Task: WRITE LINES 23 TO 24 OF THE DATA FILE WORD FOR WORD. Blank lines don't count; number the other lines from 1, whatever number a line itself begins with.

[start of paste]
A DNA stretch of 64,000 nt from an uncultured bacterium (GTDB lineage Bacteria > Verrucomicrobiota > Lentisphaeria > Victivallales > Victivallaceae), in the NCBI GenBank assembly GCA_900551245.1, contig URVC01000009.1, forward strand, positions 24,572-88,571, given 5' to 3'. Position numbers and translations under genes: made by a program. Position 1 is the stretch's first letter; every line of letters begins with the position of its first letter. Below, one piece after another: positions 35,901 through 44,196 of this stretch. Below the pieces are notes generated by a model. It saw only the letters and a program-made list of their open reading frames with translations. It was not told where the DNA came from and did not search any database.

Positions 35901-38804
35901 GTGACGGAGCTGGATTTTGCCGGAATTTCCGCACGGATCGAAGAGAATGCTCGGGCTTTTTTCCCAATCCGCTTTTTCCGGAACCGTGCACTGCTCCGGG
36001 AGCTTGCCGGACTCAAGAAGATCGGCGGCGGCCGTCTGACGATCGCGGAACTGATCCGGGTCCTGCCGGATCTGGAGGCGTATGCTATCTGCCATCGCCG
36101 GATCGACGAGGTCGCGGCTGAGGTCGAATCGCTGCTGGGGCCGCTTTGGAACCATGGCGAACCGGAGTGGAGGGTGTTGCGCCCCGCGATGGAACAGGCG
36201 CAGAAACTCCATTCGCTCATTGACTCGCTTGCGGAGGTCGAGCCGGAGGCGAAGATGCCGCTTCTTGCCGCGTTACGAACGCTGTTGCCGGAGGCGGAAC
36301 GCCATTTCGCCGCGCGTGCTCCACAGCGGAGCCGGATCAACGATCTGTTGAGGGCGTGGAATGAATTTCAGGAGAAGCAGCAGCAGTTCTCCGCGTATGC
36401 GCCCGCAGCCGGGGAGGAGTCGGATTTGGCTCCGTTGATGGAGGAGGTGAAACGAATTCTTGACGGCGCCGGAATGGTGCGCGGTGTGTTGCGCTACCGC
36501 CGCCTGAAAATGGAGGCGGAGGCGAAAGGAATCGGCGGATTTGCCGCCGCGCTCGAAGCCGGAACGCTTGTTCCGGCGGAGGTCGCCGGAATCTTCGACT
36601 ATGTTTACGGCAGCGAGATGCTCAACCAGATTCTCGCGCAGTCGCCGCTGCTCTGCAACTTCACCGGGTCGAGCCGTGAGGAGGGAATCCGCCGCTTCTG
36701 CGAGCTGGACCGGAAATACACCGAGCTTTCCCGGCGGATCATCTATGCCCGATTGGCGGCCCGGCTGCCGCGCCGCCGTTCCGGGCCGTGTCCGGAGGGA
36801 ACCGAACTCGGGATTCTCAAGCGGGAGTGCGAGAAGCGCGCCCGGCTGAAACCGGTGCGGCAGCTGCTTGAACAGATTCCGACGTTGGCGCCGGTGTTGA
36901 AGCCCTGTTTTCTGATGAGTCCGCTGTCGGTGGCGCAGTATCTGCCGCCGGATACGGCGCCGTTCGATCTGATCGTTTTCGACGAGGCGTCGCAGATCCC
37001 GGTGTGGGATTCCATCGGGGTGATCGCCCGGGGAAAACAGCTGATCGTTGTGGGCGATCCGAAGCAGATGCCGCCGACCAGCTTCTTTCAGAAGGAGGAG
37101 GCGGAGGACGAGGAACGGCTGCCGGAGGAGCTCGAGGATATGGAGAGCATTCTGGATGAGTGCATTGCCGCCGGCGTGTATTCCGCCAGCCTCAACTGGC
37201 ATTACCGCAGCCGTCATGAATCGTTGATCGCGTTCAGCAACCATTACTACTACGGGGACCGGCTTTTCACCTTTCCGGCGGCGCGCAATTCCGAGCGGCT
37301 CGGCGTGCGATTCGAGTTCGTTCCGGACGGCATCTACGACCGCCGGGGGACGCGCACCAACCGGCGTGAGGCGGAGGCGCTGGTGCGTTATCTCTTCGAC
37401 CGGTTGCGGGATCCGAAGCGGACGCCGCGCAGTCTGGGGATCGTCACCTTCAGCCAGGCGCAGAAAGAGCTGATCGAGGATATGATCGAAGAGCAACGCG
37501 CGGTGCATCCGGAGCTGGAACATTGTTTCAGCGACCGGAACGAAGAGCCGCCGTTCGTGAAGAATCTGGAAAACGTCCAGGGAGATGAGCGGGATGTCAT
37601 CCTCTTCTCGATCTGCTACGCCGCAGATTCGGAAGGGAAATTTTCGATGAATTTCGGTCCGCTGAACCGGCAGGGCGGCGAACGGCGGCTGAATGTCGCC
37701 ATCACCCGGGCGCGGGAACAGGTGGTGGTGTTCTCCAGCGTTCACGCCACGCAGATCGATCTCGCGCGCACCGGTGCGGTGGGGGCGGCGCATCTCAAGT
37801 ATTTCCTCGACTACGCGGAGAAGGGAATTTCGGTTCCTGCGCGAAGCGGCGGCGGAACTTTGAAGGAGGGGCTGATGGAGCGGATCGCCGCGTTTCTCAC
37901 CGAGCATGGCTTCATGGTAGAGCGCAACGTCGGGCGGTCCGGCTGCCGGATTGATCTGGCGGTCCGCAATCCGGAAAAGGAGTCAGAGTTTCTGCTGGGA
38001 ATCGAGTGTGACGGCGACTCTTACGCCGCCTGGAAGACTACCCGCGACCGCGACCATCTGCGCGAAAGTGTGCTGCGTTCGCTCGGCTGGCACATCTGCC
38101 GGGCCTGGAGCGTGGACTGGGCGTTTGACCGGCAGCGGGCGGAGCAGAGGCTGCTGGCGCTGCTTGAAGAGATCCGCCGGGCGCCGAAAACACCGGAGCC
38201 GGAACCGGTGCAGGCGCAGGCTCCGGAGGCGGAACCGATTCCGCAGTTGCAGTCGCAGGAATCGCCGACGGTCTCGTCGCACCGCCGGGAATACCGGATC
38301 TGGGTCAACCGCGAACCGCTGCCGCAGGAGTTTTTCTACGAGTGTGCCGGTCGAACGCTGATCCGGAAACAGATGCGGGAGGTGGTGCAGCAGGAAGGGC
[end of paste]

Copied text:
37901 CGAGCATGGCTTCATGGTAGAGCGCAACGTCGGGCGGTCCGGCTGCCGGATTGATCTGGCGGTCCGCAATCCGGAAAAGGAGTCAGAGTTTCTGCTGGGA
38001 ATCGAGTGTGACGGCGACTCTTACGCCGCCTGGAAGACTACCCGCGACCGCGACCATCTGCGCGAAAGTGTGCTGCGTTCGCTCGGCTGGCACATCTGCC